Using SiteSucker For Testing Redirects

Creative Commons License coda
My boss threw down the gauntlet Monday morning during our weekly meeting. In relaunching one of our decade old platforms, we couldn’t afford to get bashed by fickle finger of Google Search Results and I needed to take extra care in ensuring all redirects were properly made. With over twenty thousand pages, it was no small task and I struggled finding a way to automate it.

Ultimately, I had to make a compromise between feasibility and correctness, but I’m pretty satisified with the results. In fact, SiteSucker was able to confirm that, besides images, we did manage a 100% conversion for all the existing urls.

Google Analytics & Full Realization

At first, I spent about a day going through the top 1000 URLs according to the Google Analytics tracker. This was horribly redundant, mind-numbing work but I didn’t see a way to export all 5 MILLION URLs that Google Analytics had on on record for the last month.
ga-hell1

I calculated at the rate I needed to go through the top 1000, I’d need almost 7 years to double check the rest. And, of course, I knew we didn’t have that many valid pages in our site.

Site Sucker to the Rescue

I’d used SiteSucker a few times in recent months to double check the health of our site’s link structure. It’s extremely fast and the user interface is very lean (making use of Mac OS’s Console logging application). What I wondered was how I could execute a web crawl not from a site, but from a saved file? Turns out, it’s very easy!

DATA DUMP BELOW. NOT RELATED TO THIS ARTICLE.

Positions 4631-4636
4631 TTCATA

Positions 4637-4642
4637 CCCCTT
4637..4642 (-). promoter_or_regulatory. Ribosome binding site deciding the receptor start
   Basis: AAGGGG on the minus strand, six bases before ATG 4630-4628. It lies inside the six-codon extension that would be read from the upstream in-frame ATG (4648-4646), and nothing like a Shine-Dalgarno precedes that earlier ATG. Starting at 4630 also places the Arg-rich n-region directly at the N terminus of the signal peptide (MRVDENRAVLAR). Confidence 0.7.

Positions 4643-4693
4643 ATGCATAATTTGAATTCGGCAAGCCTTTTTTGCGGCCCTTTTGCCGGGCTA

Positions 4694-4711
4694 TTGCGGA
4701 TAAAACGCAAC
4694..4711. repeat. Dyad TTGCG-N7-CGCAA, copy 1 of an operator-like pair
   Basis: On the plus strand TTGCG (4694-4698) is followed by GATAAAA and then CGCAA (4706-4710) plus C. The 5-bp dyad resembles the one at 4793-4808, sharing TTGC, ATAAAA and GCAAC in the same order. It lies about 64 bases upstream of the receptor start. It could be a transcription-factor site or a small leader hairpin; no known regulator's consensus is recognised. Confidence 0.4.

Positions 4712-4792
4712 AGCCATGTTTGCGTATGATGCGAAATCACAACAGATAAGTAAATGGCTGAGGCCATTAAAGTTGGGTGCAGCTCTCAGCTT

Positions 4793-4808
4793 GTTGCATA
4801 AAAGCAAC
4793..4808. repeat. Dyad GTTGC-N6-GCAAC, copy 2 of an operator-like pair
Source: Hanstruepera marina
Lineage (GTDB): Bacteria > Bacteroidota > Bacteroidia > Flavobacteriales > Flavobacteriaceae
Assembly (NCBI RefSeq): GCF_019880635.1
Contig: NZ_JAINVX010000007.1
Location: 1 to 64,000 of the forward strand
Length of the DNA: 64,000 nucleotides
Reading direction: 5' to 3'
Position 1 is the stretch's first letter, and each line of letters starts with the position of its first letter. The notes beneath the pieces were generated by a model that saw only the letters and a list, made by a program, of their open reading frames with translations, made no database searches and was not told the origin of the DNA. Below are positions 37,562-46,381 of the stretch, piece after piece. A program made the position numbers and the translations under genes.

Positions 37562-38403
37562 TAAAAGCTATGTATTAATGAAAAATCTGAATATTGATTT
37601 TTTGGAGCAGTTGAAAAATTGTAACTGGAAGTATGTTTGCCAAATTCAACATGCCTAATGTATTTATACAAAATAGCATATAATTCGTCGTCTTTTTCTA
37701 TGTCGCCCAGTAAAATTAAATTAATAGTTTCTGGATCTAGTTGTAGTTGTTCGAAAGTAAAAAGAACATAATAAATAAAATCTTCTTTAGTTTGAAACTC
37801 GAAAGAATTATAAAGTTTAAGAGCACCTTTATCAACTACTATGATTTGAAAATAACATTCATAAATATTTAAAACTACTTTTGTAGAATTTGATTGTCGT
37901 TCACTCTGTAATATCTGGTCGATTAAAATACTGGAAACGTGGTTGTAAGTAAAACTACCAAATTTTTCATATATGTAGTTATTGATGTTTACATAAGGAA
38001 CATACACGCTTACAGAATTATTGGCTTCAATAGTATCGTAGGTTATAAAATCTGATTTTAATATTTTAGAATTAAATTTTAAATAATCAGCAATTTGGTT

First, ensure the settings of SiteSucker to log the download history (and save that log):
gpp-settings

Then, enter the original sitename in the Web URL input and hit enter. You’re off to the races!
gpp-running

For ~20k links, it took almost 20 minutes for SiteSucker to grab them all. Take the finished log output and snip away the unneeded text to the left and right of the url. Go ahead and take the extra time to wrap them up in a nice anchor tag (this will help in the next step).

Copy this file and rename it to reflect the new site where you want to test your redirects. In your favorite editor search/replace the old domain with the test (or new) domain. Wrap it in with basic html & body tags and change the extension to .html. Now, we have a very basic html page containing all the links from the old site.

In SiteSucker, go back into the settings and check the Limits. We want to enforce a maximum level of 1 now. This is because we already have all the relevant links in our file – no point in asking SiteSucker to recrawl the entire site for every original link (this would take days).
new-settings

Finally, drag the html file you created (containing the test or new domain name and all links) into the Web URL bar and let go. SiteSucker dutifully follows every link and reports its findings. Hopefully, you won’t have too many ERRORs, but if you do, it’s quite easy now to rectify them as you have a log showing exactly which redirects failed!

Don’t let huge numbers of links frighten you into thinking you can’t make your site better. There are plenty of web crawlers available on many platforms – I have also used and recommend Xenu on Wine. Thinking a bit outside of the box can make it easy to turn that mountain into a mole hill again.

How do you maintain your sites’ link “healthiness” ? Let us know in the comments.

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